The Illinois Association of Realtors will soon be the second state association to publish violations of the Realtor Code of Ethics in a members-only section of its website, but offenders will remain unnamed.
Last month, as part of a campaign to boost professionalism in the real estate industry, the California Association of Realtors began publishing the names and photos of members found to have violated the code in a part of its website available to members, but not the general public. The 160,000-member trade group said it hoped to educate members and “shine a light on the people that misbehave in our industry.”
Yesterday, the Illinois association’s board approved a measure to publish violations of the Realtor Code of Ethics and Standards of Practice, but will not include the identifying information provided in California.
“We chose not to publish names because the association felt it was more important to use the program as an opportunity for education, and to show that if a complaint was filed it did not disappear and was handled,” said Illinois Association of Realtors spokesman Jon Broadbooks. “It is hoped that an ongoing program of education and awareness will be ultimately more effective than a public shaming.”
The emphasis on education rather than public shaming is also the reason why the trade group chose not to publish violations publicly, Broadbooks said.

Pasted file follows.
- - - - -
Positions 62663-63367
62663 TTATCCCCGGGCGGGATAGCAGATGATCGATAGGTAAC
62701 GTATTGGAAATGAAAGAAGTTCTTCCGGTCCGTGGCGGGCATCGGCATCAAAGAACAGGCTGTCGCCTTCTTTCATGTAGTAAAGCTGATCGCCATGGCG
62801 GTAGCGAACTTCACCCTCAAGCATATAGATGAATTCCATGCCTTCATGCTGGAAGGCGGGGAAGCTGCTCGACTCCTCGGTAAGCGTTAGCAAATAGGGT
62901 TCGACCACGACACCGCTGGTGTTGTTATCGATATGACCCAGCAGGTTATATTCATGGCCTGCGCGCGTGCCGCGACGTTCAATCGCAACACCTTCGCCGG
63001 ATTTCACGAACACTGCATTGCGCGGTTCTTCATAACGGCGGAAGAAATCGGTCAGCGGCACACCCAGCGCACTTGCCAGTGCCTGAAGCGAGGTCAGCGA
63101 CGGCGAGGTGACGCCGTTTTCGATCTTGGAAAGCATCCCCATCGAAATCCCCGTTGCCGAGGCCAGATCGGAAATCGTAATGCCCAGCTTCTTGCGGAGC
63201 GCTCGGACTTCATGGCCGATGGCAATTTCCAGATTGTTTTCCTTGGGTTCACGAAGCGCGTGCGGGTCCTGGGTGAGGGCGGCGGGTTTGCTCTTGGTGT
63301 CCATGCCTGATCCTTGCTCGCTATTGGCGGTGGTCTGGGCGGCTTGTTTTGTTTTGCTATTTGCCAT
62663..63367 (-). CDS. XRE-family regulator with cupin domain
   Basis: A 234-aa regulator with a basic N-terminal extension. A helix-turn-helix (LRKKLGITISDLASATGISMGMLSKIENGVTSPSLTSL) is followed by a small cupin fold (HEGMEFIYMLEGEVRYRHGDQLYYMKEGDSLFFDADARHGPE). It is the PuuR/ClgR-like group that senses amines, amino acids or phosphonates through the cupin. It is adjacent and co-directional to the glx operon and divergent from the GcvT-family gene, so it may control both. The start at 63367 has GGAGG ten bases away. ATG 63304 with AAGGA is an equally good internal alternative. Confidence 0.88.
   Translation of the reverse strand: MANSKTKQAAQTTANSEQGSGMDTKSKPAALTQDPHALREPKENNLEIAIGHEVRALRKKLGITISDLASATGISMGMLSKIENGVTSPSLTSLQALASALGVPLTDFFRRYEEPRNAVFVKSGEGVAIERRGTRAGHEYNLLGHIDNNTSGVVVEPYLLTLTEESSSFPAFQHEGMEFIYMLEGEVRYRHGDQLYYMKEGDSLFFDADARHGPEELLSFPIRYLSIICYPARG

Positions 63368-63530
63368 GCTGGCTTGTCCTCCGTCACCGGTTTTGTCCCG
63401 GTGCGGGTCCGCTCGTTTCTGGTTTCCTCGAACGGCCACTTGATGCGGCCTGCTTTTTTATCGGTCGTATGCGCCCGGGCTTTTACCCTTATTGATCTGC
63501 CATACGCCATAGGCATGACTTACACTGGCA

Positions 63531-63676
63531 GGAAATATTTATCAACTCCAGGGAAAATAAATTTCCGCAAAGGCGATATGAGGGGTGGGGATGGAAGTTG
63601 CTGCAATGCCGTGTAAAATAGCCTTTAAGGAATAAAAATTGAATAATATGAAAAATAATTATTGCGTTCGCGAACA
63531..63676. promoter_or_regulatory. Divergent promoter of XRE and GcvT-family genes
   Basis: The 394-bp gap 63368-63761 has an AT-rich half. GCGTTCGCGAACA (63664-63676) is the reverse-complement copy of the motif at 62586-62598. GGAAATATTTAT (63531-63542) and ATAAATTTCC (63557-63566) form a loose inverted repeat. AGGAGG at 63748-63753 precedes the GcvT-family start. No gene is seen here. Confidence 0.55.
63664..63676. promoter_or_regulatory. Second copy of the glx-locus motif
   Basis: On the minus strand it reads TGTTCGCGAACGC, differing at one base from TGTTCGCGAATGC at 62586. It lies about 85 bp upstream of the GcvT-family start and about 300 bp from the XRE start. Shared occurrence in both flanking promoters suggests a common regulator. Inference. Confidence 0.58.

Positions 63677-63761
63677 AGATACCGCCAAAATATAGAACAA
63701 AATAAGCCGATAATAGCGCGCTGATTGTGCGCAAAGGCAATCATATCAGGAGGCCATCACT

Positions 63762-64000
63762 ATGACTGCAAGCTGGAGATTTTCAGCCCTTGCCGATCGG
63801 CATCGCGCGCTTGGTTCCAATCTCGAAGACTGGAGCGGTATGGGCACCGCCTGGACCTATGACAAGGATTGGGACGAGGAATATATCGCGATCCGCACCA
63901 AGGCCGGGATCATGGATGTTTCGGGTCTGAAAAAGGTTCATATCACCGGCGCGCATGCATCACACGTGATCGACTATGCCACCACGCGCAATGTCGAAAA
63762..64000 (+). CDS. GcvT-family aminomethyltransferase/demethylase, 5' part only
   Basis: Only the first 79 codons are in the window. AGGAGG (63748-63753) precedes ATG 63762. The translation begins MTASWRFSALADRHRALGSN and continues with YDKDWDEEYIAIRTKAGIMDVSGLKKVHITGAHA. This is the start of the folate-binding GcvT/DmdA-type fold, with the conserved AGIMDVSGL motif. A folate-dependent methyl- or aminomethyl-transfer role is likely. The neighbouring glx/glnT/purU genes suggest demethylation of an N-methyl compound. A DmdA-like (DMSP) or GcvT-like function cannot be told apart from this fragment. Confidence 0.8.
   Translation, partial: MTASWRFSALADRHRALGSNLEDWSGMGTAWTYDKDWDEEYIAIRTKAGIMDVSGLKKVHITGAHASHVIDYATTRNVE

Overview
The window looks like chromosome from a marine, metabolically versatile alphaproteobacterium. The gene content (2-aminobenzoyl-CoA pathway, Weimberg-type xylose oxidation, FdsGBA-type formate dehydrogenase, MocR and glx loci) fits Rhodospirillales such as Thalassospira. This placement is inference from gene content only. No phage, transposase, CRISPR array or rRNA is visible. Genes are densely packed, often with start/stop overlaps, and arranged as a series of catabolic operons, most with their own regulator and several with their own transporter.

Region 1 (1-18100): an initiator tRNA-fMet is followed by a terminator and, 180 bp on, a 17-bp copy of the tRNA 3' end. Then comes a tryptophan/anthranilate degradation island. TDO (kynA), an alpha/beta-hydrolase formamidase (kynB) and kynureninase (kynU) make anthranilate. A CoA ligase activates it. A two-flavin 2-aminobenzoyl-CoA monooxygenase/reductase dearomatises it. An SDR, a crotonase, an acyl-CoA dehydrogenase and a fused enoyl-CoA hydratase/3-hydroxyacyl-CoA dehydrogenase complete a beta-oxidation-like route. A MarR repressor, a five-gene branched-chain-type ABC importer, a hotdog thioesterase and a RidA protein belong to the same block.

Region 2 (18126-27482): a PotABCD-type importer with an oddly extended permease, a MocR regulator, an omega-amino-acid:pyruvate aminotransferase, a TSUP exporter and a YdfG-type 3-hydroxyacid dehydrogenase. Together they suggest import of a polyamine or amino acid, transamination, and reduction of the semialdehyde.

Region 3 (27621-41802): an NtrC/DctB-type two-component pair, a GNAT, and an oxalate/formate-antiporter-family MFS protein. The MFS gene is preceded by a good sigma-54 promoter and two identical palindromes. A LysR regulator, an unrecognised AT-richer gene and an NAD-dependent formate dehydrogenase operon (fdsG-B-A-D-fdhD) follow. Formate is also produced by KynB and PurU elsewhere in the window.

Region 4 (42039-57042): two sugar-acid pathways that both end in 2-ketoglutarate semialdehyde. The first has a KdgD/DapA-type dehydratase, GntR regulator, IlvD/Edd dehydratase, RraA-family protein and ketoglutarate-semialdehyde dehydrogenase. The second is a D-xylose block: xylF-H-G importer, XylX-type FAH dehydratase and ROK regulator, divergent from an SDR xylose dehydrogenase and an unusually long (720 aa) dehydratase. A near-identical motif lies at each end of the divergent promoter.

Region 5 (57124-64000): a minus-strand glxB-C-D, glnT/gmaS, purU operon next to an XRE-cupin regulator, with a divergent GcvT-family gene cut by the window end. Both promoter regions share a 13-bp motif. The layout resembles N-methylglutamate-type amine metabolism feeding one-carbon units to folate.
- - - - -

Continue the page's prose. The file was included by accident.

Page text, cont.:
Instead, the Illinois association will publish the article violated, a description of the violation, the findings returned by a hearing panel, and any disciplinary action taken in a password-protected area of its website, illinoisrealtor,org, and in Illinois Realtor magazine, which goes exclusively to the association’s 41,000 members. The association will begin publishing violations in January — covering the latter half of 2014 — and continue to do so on a semiannual basis, every January and July.
Broadbooks said the association hopes “that by publishing the violations and findings in a members-only format there will be a greater awareness of the standards of practice. If there is a deeper understanding of professional standards, it stands to reason that there will be fewer complaints and even better service for clients.”
The association’s board also approved an ethics citation program that will allow members to file complaints anonymously. A citation panel will review the case and, if warranted, the panel will issue a citation along with a set fine. Members issued citations will have the option of pleading their case before a hearing panel. Disciplinary actions can include educational requirements and fines from $100 to $15,000.
The Illinois Association of Realtors plans to revamp its website to create a one-stop education toolkit for brokers with video training resources, slide presentations and handout materials on specific topics, Broadbooks said.